When expectation and reality do not match, we often have a strong response. We are elated when the car repair bill is far less than estimated, and just as easily frustrated when a home appliance goes on the fritz. The longer we live, our expectations become more deeply rooted. Imagine how ingrained our expectation would be if, for 50 generations, our family had been told to expect a specific thing to happen? The build-up would be incredible. Fifty generations is a long time for wait for one single event to occur. This is how it was for the Jewish people leading up to Jesus’ birth.
For hundreds and hundreds of years, they had been expecting a Messiah. Their expectation, created over those hundreds of years, was a warrior king, a defender, someone to settle all their scores and, ultimately, position their people at the top. When we look at Jesus through the lens of the Jewish people’s expectation, we can see why so many of them dismissed him as their long-awaited Messiah.
Prophets like Nathan, Micah and Isaiah divulged details to the Jewish nation over long periods of time of what Jesus’ arrival would be like, how he would live and, ultimately, how he would die. These were well-known to the people by the time Jesus was born. Yet, even with all of the needed information, many Jews completely missed their Messiah. When their expectation was not met with reality in the birth and life of Christ, many rejected him all together.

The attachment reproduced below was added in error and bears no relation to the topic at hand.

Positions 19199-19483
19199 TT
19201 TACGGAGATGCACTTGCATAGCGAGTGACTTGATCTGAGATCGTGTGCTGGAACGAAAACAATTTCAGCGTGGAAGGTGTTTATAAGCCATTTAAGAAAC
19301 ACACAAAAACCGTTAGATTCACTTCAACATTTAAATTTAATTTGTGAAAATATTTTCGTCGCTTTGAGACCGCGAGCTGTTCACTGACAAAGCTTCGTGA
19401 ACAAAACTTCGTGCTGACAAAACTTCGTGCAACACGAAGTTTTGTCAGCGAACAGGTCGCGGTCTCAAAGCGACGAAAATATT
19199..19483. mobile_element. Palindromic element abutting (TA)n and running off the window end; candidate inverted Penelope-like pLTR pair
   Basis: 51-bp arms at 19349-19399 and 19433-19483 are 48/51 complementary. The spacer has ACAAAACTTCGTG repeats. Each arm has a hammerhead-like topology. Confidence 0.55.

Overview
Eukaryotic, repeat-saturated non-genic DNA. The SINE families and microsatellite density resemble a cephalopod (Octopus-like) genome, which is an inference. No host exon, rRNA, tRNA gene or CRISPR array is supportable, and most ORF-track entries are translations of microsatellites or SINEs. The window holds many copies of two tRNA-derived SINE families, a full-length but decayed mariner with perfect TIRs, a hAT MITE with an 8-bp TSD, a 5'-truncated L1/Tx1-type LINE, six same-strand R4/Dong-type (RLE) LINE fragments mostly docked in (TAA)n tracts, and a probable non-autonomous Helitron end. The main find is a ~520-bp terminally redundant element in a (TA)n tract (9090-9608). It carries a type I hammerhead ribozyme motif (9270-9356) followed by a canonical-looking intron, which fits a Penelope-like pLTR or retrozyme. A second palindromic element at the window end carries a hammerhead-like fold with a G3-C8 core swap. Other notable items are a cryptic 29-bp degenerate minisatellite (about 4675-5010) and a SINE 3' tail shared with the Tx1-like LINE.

Do we do the same thing today? Do we have a crisis of faith when our expectation of him collides with reality? For most of us, the answer is yes. We struggle, sometimes deeply, with the difference between what we expected and what has happened or is happening. What do we do when we find ourselves between expectation and reality? Romans 12:1 is our answer and it says we are to offer ourselves as living sacrifices before the Lord. In other words, lay it all down before him. Lay it all there at his feet — unmet expectations, resentment, confusion, worry, anger, fear —lay it all down and see what he does within your heart to bring about a change you could not have imagined.
In the eyes of his own people, Jesus was not fit to be their brand of king. Yet he came to the world with more splendor and power than can be humanly understood. They could not see it because they were looking with their eyes, not their hearts. When expectation and reality collide, look to Jesus with your heart. It’s there you will find him.